Buddhism in Thai Society and Culture
Summer Session I (Philosophy, Religious Studies, Sociology; 400-level; 3 credits)
Summer Session II (Philosophy, Religious Studies, Sociology; 400-level; 3 credits)
The aims of the course are to explain the origin of Buddhism in Thailand and the influence of Buddhism on Thai Society and Culture. A Survey and an Analysis of the Buddha-Dharma will be focused as the evidence of the relationship among Buddhism, Thai society, tradition and culture, as well as the application of Buddha-Dharma in daily life and problem-solving in Thai society.
Comparative Studies in Global Healthcare
Summer Session II (Community Health Sciences, Sociology; 300-level; 3 credits)
This course examines both global health issues and health systems from a comparative view. Students will explore health care systems and structures in light of their relative success in addressing health care delivery, disease prevention, and health promotion. There will be a focus on health and wellness in Asian and western countries. Students will explore topics on healing across cultures, Asian and western approaches to health promotion, disease prevention, and rehabilitation.
Global Health Issues
Summer Session I (Community Health Sciences, Sociology; 400-level; 3 credits)
This course examines global public health issues through a biopsychosocial perspective focusing on health as a fundamental human right for all people. The relationships between social and behavioral factors in health and disease frame the course. Topics include infectious illnesses, chronic illnesses, nutrition, mental health, health issues of women and children, and ethical issues in health. Global perspectives on environmental factors in health such as climate, culture, economics, and political systems will be explored. The course will focus on challenges of international cooperation in dealing with health disparities, natural disasters, conflicts, global health interventions, and setting world health policies. Thailand’s position in global health will be a special focus area of the class, as will the global health policies and priorities of Southeast Asia.
History of the Greater Mekong Subregion and Northeastern Thailand
Summer Session I (Geography, History, Political Science; 300-level; 3 credits)
This course explores the origin and current phenomena of the Greater Mekong Sub-region (GMS) countries (Myanmar, Thailand, Laos, Cambodia, Vietnam and South China) and the North-Eastern part of Thailand (E-saan). Topics include: the background of the GMS countries and E-saan region of Thailand; the process of the GMS’ regional cooperation – regionalism and sub-regionalism; GMS politics – member states, institutions, strategic partnership and competences; GMS and Northeastern Thailand’s geography and geopolitics; GMS and Northeastern-Thai demographics – populations, languages, religions, education, political views, arts and cultures; GMS and Northeastern-Thai economics – FTA and GMS Economic Corridors; GMS structural policy; the challenges of the GMS’ regional integration; ongoing GMS cross-broader projects; and global perspectives towards the GMS countries and Northeastern Thailand.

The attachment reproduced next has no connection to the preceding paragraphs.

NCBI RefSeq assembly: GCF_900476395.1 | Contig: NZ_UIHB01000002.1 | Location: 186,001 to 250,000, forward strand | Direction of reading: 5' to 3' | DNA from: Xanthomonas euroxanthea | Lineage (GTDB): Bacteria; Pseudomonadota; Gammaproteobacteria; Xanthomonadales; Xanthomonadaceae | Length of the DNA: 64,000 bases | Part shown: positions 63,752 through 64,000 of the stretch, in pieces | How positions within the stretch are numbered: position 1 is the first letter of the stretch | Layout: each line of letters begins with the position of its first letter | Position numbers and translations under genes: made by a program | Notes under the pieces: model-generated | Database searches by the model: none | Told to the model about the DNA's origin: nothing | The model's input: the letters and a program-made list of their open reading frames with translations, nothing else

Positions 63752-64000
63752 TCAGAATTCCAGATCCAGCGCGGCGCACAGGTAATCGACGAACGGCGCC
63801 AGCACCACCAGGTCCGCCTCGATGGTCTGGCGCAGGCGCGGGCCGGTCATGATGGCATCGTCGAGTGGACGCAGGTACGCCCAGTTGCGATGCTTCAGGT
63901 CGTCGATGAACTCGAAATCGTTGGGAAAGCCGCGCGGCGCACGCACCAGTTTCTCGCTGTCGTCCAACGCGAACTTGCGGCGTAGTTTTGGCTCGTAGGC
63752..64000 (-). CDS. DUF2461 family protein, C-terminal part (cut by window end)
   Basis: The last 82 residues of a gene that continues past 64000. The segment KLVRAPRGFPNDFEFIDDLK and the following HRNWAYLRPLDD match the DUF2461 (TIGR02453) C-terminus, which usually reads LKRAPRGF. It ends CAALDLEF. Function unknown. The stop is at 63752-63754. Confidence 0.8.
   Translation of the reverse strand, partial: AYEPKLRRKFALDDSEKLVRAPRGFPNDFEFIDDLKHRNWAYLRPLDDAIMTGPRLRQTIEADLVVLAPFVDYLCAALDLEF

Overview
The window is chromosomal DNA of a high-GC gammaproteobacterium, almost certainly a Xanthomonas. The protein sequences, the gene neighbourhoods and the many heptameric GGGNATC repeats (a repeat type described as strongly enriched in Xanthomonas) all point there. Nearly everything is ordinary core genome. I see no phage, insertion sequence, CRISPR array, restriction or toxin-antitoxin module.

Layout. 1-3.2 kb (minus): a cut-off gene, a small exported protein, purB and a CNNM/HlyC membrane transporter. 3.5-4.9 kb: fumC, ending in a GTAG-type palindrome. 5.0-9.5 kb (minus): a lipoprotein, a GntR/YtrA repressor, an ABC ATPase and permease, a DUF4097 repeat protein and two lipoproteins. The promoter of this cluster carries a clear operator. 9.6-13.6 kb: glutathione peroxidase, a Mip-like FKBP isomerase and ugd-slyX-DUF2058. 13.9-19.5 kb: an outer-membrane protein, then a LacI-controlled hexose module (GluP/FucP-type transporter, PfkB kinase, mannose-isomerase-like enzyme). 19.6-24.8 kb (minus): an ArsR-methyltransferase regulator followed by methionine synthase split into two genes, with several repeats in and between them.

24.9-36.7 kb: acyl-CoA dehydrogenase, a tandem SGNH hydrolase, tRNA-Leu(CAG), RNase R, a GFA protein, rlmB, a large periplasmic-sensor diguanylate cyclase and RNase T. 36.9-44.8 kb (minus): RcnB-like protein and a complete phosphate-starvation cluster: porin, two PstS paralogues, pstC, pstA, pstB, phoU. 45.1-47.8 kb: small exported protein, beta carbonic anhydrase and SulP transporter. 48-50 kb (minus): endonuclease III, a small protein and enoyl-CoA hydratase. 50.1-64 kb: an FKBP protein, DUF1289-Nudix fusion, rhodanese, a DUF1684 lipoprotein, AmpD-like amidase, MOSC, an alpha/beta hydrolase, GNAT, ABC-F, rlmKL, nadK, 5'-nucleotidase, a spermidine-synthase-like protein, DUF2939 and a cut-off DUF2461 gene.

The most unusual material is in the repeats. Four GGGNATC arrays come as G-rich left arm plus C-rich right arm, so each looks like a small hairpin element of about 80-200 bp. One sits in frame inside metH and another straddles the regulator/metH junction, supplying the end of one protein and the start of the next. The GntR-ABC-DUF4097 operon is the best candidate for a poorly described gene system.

Introduction to Thai Language I
Summer Session I (Thai; 100-level; 1 credit)
Summer Session II (Thai; 100-level; 1 credit)
This is a course for students who have not taken any Thai language courses previously. Its purpose is to provide the students with basic lexical, grammatical, and functional resources to manage in daily situations while studying in Thailand.
Introduction to Thai Language II
Summer Session II (Thai; 100-level; 1 credit)
This is a course for students who have not taken any Thai language courses previously. Its purpose is to provide the students with basic lexical, grammatical and functional resources to manage in daily situations while studying in Thailand.
Summer Session I (Recreation / Physical Education; 100-level; 1 credit)
Summer Session II (Recreation / Physical Education; 100-level; 1 credit)
This course will provide students with an introduction to Muay Thai, (the sport of traditional Thai boxing), and its applications to self-defense. Students will learn the following movement fundamentals: punch; offensive stretch; falling; yang sam khum; form of homage; the art of the punch, foot, knee and elbow; and boxing parent timber.
Psychology of Adulthood and Aging
Summer Session II (Psychology; 300-level; 3 credits)
This course is designed to introduce students to the various research areas within the fields of adult development and aging. Students will assess the major theories of development in adulthood and factors in normal aging and recognize the interplay between biology and the environment. Biological, cognitive, cultural, environmental, and social factors that influence development will be examined. Students will recognize ageism in their own thinking and in society. Students will study the methodological approaches used in developmental psychology. Applications of research findings concerning healthy aging and longevity will be encouraged.
Traditional Thai Medicine and Complementary Medicine
Summer Session I (Anthropology, Community Health Sciences; 400-level; 3 credits)
This course examines the following: systems of traditional healthcare in Asia; healing modalities widely used in oriental healing; use of evidence-based criteria to evaluate the risks and benefits of traditional healthcare; cultural perspectives of herbal medicine, the botanical/chemical basis of ethnomedicines.